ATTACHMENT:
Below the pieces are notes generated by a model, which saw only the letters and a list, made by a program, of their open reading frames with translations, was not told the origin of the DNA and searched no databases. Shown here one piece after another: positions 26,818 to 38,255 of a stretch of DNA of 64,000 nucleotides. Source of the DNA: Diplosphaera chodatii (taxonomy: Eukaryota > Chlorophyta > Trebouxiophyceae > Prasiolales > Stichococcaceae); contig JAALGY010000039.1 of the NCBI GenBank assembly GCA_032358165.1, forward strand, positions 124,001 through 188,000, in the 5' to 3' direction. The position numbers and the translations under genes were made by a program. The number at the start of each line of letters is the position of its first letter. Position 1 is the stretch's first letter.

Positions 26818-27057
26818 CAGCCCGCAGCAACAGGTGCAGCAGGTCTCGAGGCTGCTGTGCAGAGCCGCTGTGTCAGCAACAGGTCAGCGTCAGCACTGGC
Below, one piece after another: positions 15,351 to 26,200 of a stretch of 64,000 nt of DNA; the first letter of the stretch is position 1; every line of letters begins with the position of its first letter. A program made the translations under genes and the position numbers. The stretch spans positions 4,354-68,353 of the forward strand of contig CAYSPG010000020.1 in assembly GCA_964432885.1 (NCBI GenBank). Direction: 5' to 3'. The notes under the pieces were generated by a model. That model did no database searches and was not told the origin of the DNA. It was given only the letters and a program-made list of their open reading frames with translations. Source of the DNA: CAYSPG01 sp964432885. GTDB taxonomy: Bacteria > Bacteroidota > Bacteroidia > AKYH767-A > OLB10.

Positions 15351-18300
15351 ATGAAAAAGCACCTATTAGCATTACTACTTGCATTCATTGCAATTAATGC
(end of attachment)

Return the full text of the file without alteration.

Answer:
Below the pieces are notes generated by a model, which saw only the letters and a list, made by a program, of their open reading frames with translations, was not told the origin of the DNA and searched no databases. Shown here one piece after another: positions 26,818 to 38,255 of a stretch of DNA of 64,000 nucleotides. Source of the DNA: Diplosphaera chodatii (taxonomy: Eukaryota > Chlorophyta > Trebouxiophyceae > Prasiolales > Stichococcaceae); contig JAALGY010000039.1 of the NCBI GenBank assembly GCA_032358165.1, forward strand, positions 124,001 through 188,000, in the 5' to 3' direction. The position numbers and the translations under genes were made by a program. The number at the start of each line of letters is the position of its first letter. Position 1 is the stretch's first letter.

Positions 26818-27057
26818 CAGCCCGCAGCAACAGGTGCAGCAGGTCTCGAGGCTGCTGTGCAGAGCCGCTGTGTCAGCAACAGGTCAGCGTCAGCACTGGC
Below, one piece after another: positions 15,351 to 26,200 of a stretch of 64,000 nt of DNA; the first letter of the stretch is position 1; every line of letters begins with the position of its first letter. A program made the translations under genes and the position numbers. The stretch spans positions 4,354-68,353 of the forward strand of contig CAYSPG010000020.1 in assembly GCA_964432885.1 (NCBI GenBank). Direction: 5' to 3'. The notes under the pieces were generated by a model. That model did no database searches and was not told the origin of the DNA. It was given only the letters and a program-made list of their open reading frames with translations. Source of the DNA: CAYSPG01 sp964432885. GTDB taxonomy: Bacteria > Bacteroidota > Bacteroidia > AKYH767-A > OLB10.

Positions 15351-18300
15351 ATGAAAAAGCACCTATTAGCATTACTACTTGCATTCATTGCAATTAATGC